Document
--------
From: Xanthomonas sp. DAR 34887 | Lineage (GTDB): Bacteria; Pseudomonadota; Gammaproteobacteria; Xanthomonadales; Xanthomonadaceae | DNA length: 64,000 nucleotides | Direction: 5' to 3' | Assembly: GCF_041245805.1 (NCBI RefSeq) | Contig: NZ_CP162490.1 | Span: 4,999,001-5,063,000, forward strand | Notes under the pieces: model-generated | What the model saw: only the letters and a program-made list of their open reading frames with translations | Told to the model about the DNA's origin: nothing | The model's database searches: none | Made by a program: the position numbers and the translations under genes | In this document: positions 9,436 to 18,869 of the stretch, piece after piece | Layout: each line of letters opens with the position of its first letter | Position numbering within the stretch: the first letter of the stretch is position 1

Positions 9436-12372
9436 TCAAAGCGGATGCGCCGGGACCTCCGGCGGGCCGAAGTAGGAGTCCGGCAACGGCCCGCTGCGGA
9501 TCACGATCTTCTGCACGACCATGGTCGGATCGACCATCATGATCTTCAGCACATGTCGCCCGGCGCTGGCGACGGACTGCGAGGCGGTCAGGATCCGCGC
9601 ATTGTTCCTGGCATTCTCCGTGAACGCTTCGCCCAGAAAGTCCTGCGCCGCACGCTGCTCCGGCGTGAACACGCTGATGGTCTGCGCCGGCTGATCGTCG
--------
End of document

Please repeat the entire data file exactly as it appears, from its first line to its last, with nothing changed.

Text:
From: Xanthomonas sp. DAR 34887 | Lineage (GTDB): Bacteria; Pseudomonadota; Gammaproteobacteria; Xanthomonadales; Xanthomonadaceae | DNA length: 64,000 nucleotides | Direction: 5' to 3' | Assembly: GCF_041245805.1 (NCBI RefSeq) | Contig: NZ_CP162490.1 | Span: 4,999,001-5,063,000, forward strand | Notes under the pieces: model-generated | What the model saw: only the letters and a program-made list of their open reading frames with translations | Told to the model about the DNA's origin: nothing | The model's database searches: none | Made by a program: the position numbers and the translations under genes | In this document: positions 9,436 to 18,869 of the stretch, piece after piece | Layout: each line of letters opens with the position of its first letter | Position numbering within the stretch: the first letter of the stretch is position 1

Positions 9436-12372
9436 TCAAAGCGGATGCGCCGGGACCTCCGGCGGGCCGAAGTAGGAGTCCGGCAACGGCCCGCTGCGGA
9501 TCACGATCTTCTGCACGACCATGGTCGGATCGACCATCATGATCTTCAGCACATGTCGCCCGGCGCTGGCGACGGACTGCGAGGCGGTCAGGATCCGCGC
9601 ATTGTTCCTGGCATTCTCCGTGAACGCTTCGCCCAGAAAGTCCTGCGCCGCACGCTGCTCCGGCGTGAACACGCTGATGGTCTGCGCCGGCTGATCGTCG